Credit figures continue slow, steady improvement
US economic data, confidence and housing, missed expectations. However, US equities were inspired by positive earnings surprises from Merck and Sprint.
The S&P 500 closed up 0.5% and the Dow Jones also finished 0.5% higher.
Bonds: US 2-year Treasury bond yields lifted by 1bp to 0.45%. US 10-year yields initially rose from 2.70% to 2.73%, but reversed to 2.69% following the US economic data.
Australian 3-year government bond yields (implied by futures) traded in a slightly higher 2.93%-2.96% range. Meanwhile, the 10-year yield mimicked US yields and rose from 3.93% to 3.98%, before reversing to 3.94%.
The US dollar index recovered from the previous day's sell-off.
EUR/USD fell from 1.3879 to 1.3806, mostly around noon following a weaker-than-expected German inflation result.
USD/JPY rose from 102.50 to a three-week high of 102.78 before retracing. AUD/USD bounced from 0.9234 to 0.9282.
NZD bounced from 0.8517 to 0.8557.
AUD/NZD traded between 1.0830 and 1.0865 for little net change.
Oil prices rose overnight as sanctions against Russia over the Ukraine crisis were hardened and gunmen opened fire in Libya's parliament.
Gold, on the other hand, fell for a second straight day as equities pushed ahead. The widely-watched basket of commodity prices, the CRB index, rose overnight by just over 2 points.
There was no key economic data in Australia yesterday.
Private-sector credit is released later this morning. Credit has been on an improving trend in the past six months, although only very gradually.
The leading index rose from 99.31 in February to 99.93 in March.
The M3 measure of money supply for the Eurozone slipped 0.2 ppts to 1.1% in the year to March, just above the recent low touched in December.
Loans to corporate and households continued to contact at an annual rate of 2.2%.
The Eurozone business climate indicator (BCI) slipped from 0.40 in March to 0.27 in April. This outcome contrasts with other surveys of businesses this month that showed further improvement, such as the Ifo survey in Germany.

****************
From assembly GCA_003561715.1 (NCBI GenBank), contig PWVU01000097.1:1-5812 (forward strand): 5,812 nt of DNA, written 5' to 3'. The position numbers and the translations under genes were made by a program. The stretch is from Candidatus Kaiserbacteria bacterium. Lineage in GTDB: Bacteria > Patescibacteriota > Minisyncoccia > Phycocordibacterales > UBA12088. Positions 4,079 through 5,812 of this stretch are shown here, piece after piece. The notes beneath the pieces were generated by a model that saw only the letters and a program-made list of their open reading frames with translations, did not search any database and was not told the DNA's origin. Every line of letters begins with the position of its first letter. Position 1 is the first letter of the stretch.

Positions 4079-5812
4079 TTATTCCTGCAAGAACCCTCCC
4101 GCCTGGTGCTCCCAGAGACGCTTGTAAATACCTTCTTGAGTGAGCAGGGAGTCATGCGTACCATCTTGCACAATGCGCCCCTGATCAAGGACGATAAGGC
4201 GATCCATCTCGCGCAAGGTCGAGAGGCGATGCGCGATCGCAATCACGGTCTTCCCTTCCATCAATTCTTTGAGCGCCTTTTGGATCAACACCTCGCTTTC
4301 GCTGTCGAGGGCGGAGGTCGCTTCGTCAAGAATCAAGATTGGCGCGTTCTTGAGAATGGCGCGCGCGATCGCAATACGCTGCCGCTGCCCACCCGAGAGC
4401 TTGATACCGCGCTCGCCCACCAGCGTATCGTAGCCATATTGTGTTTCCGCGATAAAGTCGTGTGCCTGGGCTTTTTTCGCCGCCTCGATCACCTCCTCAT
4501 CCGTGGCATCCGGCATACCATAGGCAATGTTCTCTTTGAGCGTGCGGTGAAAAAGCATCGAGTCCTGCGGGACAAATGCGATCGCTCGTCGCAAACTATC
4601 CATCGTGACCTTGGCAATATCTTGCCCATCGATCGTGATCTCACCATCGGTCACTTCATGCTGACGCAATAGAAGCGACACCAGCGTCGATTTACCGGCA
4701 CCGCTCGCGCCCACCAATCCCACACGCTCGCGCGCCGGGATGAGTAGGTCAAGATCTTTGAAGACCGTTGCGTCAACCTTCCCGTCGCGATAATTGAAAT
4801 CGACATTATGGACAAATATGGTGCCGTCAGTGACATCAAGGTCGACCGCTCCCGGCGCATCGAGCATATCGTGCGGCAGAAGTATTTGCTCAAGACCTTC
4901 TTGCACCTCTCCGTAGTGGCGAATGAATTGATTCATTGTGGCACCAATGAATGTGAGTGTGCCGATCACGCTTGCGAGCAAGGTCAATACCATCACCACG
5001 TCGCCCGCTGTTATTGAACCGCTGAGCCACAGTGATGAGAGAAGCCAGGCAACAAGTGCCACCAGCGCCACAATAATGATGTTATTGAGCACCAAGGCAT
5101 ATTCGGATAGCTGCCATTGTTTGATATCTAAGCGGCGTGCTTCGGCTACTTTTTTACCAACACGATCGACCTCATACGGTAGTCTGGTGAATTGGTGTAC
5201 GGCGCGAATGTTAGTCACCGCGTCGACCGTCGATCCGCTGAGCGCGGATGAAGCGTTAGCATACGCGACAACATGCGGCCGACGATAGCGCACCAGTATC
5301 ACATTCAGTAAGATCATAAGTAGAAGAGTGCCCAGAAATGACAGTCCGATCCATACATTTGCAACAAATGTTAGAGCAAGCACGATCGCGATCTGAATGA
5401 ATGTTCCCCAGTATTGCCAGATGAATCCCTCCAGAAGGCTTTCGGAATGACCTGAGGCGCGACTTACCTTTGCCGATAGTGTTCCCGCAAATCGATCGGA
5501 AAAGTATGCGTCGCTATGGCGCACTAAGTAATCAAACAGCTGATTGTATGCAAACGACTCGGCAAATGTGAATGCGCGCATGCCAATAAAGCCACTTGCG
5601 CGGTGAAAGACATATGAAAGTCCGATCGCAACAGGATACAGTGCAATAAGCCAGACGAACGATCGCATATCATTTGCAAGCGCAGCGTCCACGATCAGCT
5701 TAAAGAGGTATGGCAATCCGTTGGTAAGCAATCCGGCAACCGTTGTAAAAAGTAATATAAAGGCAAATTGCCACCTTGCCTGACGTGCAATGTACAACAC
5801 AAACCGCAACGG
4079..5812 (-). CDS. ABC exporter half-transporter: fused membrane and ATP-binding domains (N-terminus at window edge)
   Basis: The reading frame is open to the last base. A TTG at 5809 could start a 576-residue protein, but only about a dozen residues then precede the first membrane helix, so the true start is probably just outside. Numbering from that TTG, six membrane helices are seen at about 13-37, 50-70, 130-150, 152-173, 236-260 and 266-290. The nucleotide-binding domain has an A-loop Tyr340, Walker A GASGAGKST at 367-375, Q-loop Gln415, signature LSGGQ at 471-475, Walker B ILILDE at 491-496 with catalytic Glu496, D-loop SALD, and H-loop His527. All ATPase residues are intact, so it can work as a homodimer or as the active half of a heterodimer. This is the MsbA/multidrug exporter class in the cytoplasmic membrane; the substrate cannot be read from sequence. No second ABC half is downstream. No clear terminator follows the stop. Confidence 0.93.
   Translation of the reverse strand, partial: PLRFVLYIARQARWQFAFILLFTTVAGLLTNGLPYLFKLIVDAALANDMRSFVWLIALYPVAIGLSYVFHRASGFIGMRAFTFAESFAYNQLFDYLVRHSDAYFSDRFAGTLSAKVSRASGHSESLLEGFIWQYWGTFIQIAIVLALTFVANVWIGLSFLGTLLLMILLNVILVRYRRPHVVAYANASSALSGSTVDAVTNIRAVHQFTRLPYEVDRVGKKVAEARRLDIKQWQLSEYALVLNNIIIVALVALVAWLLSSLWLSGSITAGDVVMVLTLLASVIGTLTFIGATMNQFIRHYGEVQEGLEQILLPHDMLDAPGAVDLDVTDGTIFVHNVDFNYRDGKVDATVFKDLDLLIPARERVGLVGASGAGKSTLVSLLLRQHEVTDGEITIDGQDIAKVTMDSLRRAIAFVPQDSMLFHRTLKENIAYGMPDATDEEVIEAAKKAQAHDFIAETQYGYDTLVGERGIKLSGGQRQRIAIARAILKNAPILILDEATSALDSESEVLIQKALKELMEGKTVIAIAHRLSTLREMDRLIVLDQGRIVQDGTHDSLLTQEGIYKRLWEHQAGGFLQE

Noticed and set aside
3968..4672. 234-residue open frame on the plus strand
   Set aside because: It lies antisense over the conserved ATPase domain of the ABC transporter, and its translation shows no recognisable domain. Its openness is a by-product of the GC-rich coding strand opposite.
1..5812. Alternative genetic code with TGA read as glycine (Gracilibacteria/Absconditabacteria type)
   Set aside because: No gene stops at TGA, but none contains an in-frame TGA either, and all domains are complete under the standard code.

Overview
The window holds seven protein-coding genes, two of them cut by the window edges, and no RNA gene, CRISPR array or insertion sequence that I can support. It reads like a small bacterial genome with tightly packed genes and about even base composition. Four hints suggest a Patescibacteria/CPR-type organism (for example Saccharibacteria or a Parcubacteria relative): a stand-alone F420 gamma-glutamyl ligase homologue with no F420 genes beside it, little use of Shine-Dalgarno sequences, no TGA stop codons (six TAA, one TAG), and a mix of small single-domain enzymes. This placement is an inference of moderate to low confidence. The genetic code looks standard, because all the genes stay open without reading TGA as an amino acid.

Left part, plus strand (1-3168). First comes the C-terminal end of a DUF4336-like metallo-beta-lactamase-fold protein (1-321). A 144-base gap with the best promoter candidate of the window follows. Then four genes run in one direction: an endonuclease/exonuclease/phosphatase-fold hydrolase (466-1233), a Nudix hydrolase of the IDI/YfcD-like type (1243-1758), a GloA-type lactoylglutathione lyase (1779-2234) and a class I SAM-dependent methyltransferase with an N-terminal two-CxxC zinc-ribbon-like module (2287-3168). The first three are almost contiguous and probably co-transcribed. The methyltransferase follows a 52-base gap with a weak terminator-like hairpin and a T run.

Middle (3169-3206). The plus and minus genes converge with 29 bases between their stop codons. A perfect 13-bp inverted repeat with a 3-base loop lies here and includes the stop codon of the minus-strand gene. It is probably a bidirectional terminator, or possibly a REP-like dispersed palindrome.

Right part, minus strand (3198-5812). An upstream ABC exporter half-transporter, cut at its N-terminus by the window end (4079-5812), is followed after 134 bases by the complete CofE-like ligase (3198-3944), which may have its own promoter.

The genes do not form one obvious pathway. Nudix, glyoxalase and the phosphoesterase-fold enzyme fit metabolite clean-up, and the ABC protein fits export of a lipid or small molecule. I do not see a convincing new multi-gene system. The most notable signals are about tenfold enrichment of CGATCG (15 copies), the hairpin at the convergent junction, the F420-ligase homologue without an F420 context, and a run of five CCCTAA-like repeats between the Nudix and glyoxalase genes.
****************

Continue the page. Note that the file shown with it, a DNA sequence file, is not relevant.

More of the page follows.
The BCI is a survey of 92,000 manufacturing firms across the Eurozone. The economic sentiment index fell 0.5 points to 102.0, the first fall in a year.
German inflation rose from 1.0% to 1.3% in the year to April, according to the preliminary report. In EU harmonised terms (HICP), the gauge rose from 0.9% to 1.1% in the same time period.
New Zealand's export boom continues with exports up 15% in the year to March to a new record high. Within that result, dairy exports rose by 45% to NZ$1.53bn, a record March outcome.
Imports were also strong, rising by 13% in the year to March mainly due to one large capital item (a drilling rig). New Zealand's trade surplus rose to NZ$920 in the month.
GDP grew 0.8% in Q1 for a 3.1% annual growth pace, the fastest since the end of 2007.
The detail showed services accelerating further to 0.9% and manufacturing more than doubling its growth rate from 0.6% to 1.3%.
Construction barely reversed its small fall in Q4 (with a 0.3% gain in Q1), impacted by flooding during the quarter. Pockets of weakness were apparent in utilities, mining and forestry & fishing.
Overall, the UK economic recovery is broadening.
Bank of England's Carney reiterated his stance overnight that "MCP is comfortable with policy stance" and that "interest rate rises will be gradual and limited".
Consumer confidence slipped 1.6 points to 82.3 in April. However, March's result was revised up by 1.6 points to 83.9 and was the highest reading since January 2008.
The slippage in confidence in April was due entirely to the present-conditions component, which dropped to a three-month low. Expectations for the next six months edged up a tick.
In other data, house prices decelerated a little from 13.2% in the year to January to 12.9% in the year to February, according to the S&P-CS 20 city index.
It is the smallest annual increase since August last year. Growth in housing values has eased as mortgage rates have risen and severe winter weather restrained housing demand.